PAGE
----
Table 8 gives an overview of the results of the two different optimization rounds. On the left-hand side, we present the results on the regression task, and on the right-hand side those of the binary and multiclass classification tasks. The best individual results for the Dutch language are indicated in bold. We see that for both tasks these best results are achieved with the Dutch fully automatic feature space. We will start by discussing the results of the two different optimization rounds.
In the Round 1 experiments, we observe a different tendency in both prediction tasks. For the regression task, a set-up with gold-standard features never outperforms the results achieved with the fully automatic features. In the classification tasks, however, and especially in the multiclass experiments, relying on gold-standard deep syntactic and semantic features seems beneficial an increase of 2. In the second round , counterintuitively, we notice that the best results for both languages and both tasks are achieved with the fully automatic features. Because the only difference between the two data sets are the feature values of the deep syntactic and deep semantic feature groups, we had a close inspection of these particular features.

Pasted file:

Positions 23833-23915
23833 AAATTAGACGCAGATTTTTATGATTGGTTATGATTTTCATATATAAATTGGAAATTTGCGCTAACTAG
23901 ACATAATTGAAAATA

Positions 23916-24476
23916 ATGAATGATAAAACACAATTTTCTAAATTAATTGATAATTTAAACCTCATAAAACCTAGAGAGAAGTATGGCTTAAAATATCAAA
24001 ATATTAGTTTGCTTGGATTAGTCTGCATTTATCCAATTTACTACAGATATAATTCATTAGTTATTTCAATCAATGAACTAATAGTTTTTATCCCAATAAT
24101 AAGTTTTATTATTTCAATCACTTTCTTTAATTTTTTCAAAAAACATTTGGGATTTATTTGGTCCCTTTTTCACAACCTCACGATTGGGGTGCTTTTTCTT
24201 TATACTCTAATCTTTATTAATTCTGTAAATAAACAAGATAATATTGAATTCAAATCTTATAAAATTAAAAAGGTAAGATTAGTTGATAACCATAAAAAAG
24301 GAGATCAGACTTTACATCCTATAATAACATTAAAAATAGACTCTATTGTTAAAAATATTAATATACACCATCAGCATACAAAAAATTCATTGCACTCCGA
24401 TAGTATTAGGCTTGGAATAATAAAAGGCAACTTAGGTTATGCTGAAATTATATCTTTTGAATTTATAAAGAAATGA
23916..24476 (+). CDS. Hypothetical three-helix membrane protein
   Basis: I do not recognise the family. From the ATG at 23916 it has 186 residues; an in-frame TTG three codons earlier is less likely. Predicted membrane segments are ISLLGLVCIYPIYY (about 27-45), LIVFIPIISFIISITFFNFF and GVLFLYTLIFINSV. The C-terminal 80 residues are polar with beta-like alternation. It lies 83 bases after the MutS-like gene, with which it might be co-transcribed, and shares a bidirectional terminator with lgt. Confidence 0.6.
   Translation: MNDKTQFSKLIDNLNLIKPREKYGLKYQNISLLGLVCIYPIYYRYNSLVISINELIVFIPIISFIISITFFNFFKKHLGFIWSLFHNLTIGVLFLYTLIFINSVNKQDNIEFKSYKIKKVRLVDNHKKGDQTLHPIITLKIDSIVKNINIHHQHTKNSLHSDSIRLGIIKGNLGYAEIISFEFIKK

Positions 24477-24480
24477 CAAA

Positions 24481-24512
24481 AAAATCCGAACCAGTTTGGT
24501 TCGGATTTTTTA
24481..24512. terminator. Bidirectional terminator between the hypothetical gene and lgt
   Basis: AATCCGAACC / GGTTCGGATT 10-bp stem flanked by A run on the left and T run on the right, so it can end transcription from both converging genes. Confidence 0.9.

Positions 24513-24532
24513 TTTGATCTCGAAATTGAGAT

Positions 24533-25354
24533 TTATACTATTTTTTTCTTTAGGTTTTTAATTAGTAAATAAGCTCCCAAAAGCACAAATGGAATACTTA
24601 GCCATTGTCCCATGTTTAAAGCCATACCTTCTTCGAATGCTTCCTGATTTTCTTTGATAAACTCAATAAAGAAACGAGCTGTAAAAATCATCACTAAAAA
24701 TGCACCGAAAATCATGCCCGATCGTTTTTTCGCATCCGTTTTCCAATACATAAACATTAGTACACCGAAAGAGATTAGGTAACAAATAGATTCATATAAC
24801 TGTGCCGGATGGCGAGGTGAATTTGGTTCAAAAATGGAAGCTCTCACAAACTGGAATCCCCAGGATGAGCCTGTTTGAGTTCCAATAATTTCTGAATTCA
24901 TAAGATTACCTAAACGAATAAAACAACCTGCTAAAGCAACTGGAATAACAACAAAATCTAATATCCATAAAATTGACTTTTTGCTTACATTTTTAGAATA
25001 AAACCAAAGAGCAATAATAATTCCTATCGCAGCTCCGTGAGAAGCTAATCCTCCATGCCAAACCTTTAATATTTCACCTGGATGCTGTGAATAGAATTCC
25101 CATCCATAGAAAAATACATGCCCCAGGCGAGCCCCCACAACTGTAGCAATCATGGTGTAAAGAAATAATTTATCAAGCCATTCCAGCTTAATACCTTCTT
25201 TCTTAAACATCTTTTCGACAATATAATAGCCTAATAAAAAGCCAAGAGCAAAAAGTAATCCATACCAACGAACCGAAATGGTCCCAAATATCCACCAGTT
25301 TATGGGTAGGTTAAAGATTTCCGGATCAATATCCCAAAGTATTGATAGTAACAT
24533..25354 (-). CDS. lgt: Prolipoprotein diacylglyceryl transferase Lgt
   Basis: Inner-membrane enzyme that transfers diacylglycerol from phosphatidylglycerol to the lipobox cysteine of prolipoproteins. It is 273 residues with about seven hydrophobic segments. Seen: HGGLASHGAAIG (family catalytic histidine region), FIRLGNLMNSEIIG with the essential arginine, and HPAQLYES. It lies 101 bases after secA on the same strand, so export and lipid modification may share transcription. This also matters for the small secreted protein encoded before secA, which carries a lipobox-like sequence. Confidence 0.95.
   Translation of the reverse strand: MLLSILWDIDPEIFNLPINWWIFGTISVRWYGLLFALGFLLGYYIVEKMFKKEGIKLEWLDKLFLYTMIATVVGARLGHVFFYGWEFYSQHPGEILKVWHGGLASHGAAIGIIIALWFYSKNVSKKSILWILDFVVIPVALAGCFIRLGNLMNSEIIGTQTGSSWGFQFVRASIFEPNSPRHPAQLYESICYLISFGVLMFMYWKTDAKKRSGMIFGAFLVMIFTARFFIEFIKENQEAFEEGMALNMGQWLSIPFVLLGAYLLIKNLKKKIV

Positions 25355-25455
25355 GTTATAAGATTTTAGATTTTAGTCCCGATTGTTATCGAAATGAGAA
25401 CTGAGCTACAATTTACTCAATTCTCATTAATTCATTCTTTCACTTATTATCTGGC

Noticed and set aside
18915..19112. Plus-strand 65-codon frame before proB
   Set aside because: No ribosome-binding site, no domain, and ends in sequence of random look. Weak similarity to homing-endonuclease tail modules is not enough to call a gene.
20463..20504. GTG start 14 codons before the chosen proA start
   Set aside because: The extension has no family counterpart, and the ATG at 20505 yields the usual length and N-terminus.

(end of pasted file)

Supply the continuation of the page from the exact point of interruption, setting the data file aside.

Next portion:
Figure 7 gives an overview of the feature groups which were considered important in the optimization. Again, the groups are visualized using the previously mentioned color range see Section 5. When relying on gold-standard deep syntactic and semantic information we observe that more feature groups are considered important for the regression task, 8 out of the 10 groups including deepsynt , ner , coref , and srl become selected versus 3 in the experiments where automatically derived features were used.
For the classification tasks the situation alters less, in the binary experiments one feature group appears more important tradlen , and in the multiclass experiments one semantic feature group even gets turned off coref in the gold standard. We make an additional analysis of the individual features that were or were not retained in the optimal set-ups, this comparison is presented in Figure 8. In the remainder of this section we zoom in on the classification experiments and in the next section we do the same for the regression experiments.